As the third national lockdown continues with no definite end in sight, retail tenants face continued uncertainty as to when they will be in a position to reopen to paying customers and whether their existing resources and the Government’s business support scheme will be enough to see them through the current crisis.
An obvious concern for tenants is their ability to pay the rent due under their leases but one often overlooked factor is the financial viability of landlords and whether landlord insolvency may lead to shopping centres being closed and retailers being unable to trade when lockdown is lifted.
In August 2020, the collapse into administration of Intu Properties plc, a large retail landlord and owner of Manchester’s Trafford Centre and Essex’s Lakeside among 17 shopping centres, brought into sharp focus the difficult financial situation facing landlords and the potential implications of their plight for retail tenants. Intu remains in administration and while transitional service agreements have been put in place by the administrators to, subject to the lifting of lockdown, keep the individual units open and trading, there remains uncertainty for the future of the centres and the occupational tenants going forwards.
So, how can retail tenants prepare for such a scenario?
All retail tenants should pay close attention to the financial position of their landlords. It may not be easy to obtain information regarding the financial position of smaller landlords but the financial plight of larger landlords will often be reported by the national and international media.
Retail tenants should check the terms of their leases carefully to consider what their options will be in the event their landlord becomes insolvent. While many retail leases will not provide for what will happen in the event the outer doors of a shopping centre are closed due to landlord insolvency, tenants will have options in the event a landlord is insolvent and they are unable to trade from let premises. Immediate legal advice should be sought if it appears that a landlord will fall into administration and both legal and practical steps should be taken to mitigate the financial impact on the tenant.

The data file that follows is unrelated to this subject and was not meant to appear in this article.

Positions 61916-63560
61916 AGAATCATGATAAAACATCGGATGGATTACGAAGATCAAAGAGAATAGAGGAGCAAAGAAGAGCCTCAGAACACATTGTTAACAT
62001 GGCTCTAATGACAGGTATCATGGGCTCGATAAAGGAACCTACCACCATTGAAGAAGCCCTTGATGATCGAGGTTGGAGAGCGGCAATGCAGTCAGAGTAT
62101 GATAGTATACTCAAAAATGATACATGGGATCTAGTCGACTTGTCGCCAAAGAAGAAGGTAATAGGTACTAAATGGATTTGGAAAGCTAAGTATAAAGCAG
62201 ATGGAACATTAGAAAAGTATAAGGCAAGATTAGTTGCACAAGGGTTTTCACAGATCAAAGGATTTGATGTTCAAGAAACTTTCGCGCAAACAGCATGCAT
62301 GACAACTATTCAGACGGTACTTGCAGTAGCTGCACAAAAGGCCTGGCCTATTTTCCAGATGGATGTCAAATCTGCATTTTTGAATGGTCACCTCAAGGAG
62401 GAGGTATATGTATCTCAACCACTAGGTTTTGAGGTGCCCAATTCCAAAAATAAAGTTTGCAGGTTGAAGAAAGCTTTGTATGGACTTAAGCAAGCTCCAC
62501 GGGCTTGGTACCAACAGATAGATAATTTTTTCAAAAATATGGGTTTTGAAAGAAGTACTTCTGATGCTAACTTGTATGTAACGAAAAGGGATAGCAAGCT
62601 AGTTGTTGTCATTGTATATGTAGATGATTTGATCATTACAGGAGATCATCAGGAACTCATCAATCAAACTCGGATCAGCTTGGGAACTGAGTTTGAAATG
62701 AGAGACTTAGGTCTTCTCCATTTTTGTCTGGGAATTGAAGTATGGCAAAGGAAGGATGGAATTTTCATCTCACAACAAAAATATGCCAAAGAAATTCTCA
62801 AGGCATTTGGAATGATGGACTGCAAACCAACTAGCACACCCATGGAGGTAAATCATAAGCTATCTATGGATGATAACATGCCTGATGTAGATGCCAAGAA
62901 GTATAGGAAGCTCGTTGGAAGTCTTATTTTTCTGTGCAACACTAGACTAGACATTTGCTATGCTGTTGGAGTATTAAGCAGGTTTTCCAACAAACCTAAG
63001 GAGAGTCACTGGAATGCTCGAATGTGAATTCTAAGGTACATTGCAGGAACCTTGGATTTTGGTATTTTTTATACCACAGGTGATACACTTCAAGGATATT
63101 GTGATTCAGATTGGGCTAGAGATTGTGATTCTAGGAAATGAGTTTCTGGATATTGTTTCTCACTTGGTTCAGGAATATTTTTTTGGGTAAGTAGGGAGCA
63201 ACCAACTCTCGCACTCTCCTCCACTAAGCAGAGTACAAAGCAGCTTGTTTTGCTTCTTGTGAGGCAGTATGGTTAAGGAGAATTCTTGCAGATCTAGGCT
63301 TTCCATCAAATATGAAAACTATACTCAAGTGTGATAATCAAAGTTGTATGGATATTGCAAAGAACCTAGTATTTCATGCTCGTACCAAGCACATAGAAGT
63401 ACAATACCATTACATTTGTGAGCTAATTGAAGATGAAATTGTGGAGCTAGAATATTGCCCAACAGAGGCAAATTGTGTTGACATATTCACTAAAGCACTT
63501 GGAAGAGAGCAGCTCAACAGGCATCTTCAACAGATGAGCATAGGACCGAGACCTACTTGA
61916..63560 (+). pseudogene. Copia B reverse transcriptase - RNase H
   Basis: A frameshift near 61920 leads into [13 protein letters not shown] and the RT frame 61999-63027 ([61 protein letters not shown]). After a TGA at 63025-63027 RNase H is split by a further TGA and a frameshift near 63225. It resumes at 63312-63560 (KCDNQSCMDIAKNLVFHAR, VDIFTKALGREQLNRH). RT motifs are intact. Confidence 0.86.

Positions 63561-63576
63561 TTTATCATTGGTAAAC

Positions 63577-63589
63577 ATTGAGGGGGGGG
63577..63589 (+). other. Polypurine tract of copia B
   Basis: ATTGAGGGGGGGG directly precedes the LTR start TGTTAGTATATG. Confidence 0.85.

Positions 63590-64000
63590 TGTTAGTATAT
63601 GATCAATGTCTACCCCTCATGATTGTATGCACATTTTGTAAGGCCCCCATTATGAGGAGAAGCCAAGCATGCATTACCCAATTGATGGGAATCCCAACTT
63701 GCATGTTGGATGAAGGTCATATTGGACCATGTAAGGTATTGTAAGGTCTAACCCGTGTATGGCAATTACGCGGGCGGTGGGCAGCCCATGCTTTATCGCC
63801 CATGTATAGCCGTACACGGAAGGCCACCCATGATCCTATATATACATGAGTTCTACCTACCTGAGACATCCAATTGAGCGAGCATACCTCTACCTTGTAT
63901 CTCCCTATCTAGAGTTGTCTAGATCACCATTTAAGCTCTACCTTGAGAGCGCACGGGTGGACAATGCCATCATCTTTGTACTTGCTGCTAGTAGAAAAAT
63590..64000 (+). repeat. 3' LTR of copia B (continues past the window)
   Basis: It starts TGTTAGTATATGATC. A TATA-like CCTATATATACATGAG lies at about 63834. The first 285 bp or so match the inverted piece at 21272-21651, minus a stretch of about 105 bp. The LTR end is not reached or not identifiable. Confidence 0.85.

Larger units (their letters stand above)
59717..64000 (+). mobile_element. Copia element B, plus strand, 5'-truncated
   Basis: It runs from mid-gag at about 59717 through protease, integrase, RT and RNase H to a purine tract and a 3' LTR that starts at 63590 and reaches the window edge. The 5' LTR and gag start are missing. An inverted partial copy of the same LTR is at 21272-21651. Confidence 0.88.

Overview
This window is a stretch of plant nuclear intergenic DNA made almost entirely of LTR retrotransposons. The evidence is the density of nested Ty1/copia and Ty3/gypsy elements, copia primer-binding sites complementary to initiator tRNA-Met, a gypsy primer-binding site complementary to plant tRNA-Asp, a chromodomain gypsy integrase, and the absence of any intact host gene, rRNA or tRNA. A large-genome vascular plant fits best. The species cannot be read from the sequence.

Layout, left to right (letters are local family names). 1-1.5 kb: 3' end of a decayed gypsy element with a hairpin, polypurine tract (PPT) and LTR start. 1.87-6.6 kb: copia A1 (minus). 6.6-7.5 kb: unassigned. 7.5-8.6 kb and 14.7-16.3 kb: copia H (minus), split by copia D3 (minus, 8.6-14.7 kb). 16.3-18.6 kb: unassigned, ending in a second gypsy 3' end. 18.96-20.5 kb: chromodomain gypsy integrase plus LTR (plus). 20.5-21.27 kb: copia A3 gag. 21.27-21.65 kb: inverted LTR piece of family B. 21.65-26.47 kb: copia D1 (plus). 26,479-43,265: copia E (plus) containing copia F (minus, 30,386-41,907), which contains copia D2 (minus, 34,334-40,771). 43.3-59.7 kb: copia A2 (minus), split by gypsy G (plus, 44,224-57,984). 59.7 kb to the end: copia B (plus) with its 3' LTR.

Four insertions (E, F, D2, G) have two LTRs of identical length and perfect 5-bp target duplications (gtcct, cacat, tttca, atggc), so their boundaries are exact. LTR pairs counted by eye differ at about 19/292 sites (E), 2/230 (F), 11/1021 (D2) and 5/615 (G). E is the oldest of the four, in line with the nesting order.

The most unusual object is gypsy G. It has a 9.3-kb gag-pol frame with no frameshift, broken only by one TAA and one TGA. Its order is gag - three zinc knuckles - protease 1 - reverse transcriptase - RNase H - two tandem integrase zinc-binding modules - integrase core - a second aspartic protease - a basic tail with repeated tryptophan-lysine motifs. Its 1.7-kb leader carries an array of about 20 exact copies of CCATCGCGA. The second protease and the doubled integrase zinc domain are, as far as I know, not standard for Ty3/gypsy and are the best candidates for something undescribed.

Even if a shopping centre is not shut entirely, preventing tenants from trading, landlord insolvency may lead to a reduction in the operational services, such as cleaning or security, or marketing activities to promote the centre. These effects may constitute a breach of the lease on the landlord’s part and tenants may be able to argue for a reduction in rent based on the reduced services provided, as these factors are within the control of the landlord.
As part of the financial measures taken by the Government to support businesses through the pandemic, landlords and lenders were prevented from taking action against tenants for non-payment of tent. However, as more tenants reach the financial tipping point, more retail landlords are likely to be affected by lack of liquidity and the potential breach of lenders’ income and loan to value requirements on lending facilities may see more landlord insolvency in the coming months.
Retail tenants should prepare for all eventualities to ensure they are best placed to react quickly in the event of landlord insolvency.
If you would like to discuss any of the issues raised in this article, or if you would like legal advice on the terms of your lease, please contact Dominic Dos Remedios by emailing [email protected] or by calling him on 01635 508122.